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The meaning of peace

September 07, 2007

Re "All aboard the peace racket," Opinion, Sept. 2

Bruce Bawer seems outraged that after a bloody century of war leading to war, someone might call for an alternative approach to conflict resolution. The field of peace studies offers a comprehensive theory of peacemaking, peacekeeping and peace building. But working for peace, Bawer insists without proof, is "wishful thinking," evidence of weakness, promotion of "defenselessness" and appeasement of tyranny. He believes that nonviolence means refusal to "stand up for yourself." In reality, nonviolence means fighting back with compassion, understanding, noncooperation and the courage to suffer. And it works. Nonviolent resistors hastened the end of British tyranny in India and destroyed white supremacist tyranny in the U.S. South.

Bawer's way to peace -- prepare for war -- is a call for more war. Why publish a critique of peace studies by someone who doesn't know the meaning of peace?

Timothy Braatz

Mission Viejo

The writer chairs the history department at Saddleback College in Mission Viejo.

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I am a Quaker and resent Bawer's referring to us as naïve. Yes, we may be naïve in matters of war, but we know peace. Our efforts in the peace movement are, to say the least, small potatoes in terms of numbers of individuals and resources involved compared to the millions of individuals and billions of dollars spent on war and preparing for war.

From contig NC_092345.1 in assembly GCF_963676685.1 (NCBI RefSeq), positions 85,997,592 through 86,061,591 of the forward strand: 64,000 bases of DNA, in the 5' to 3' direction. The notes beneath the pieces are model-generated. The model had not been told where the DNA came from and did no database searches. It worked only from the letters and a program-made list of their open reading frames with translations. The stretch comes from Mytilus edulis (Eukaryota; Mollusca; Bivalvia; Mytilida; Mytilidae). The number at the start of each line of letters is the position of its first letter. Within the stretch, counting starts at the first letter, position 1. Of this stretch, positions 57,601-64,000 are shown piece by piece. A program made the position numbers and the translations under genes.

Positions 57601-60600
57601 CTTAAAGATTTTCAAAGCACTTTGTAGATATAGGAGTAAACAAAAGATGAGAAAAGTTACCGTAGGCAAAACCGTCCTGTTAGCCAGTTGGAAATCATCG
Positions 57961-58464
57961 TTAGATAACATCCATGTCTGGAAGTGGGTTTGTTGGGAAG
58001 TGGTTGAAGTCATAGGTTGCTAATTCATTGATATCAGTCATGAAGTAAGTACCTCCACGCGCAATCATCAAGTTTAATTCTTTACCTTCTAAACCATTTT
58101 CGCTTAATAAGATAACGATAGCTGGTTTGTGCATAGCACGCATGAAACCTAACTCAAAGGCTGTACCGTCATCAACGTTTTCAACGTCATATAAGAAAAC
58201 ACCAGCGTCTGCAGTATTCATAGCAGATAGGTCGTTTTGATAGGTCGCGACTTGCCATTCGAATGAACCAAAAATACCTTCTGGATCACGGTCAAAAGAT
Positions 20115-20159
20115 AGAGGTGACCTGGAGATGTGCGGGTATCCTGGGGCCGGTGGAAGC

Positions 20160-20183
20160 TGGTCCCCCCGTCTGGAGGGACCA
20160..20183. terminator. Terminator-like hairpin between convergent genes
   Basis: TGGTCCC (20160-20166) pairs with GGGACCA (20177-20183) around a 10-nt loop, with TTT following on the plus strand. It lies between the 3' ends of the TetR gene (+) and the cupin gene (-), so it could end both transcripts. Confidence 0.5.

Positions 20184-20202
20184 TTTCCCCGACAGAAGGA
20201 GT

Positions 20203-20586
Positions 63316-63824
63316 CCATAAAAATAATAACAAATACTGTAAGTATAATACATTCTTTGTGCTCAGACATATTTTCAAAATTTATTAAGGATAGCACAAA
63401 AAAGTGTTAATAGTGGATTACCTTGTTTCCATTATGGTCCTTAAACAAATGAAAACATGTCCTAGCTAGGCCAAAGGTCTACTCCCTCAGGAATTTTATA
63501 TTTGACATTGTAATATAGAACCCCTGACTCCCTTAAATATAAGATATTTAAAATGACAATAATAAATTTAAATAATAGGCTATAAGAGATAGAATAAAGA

It's obvious that Brawer is afraid of the peace movement. I encourage him and those like him to relax. We are serious. We are not violent. We do not play our role like warmongers do. Someone has to represent the ideal. Most would agree that the ideal is peace, not war.

Phil Rizzo

Valencia

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Bawer quotes Sun Tzu and Flavius Begetius Renatus as giving "sage" advice on the merits of war. But naturally these men would tout war; as military strategist and general, respectively, they were both part of the war machines of their time. Had Bawer delved a little deeper, he might have noted not Cuba and North Korea as places of peace but countries such as Costa Rica and Iceland, which have no regular military forces and no external conflicts.

Barbara Zaragoza

San Diego

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Before we disinter Neville Chamberlain and drag his sorry bones around the world stage one more time to justify attacking yet another nation, let's consider the real nature of his historic mistake. He preferred peace to war. Sane people usually do. His mistake was in thinking that he could have peace without justice. He agreed to an unjust peace, and the blow-back came in the form of bombs falling on London.

The lesson we should take away from old Neville is this: Peace is better than war (nine times out of 10).

Cynthia Hart

Culver City

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Did I get Bawer's point correctly? Throughout history, war has always been the best solution to every problem; seeking peaceful alternatives is pointless.

Charles Bragg

Beverly Hills

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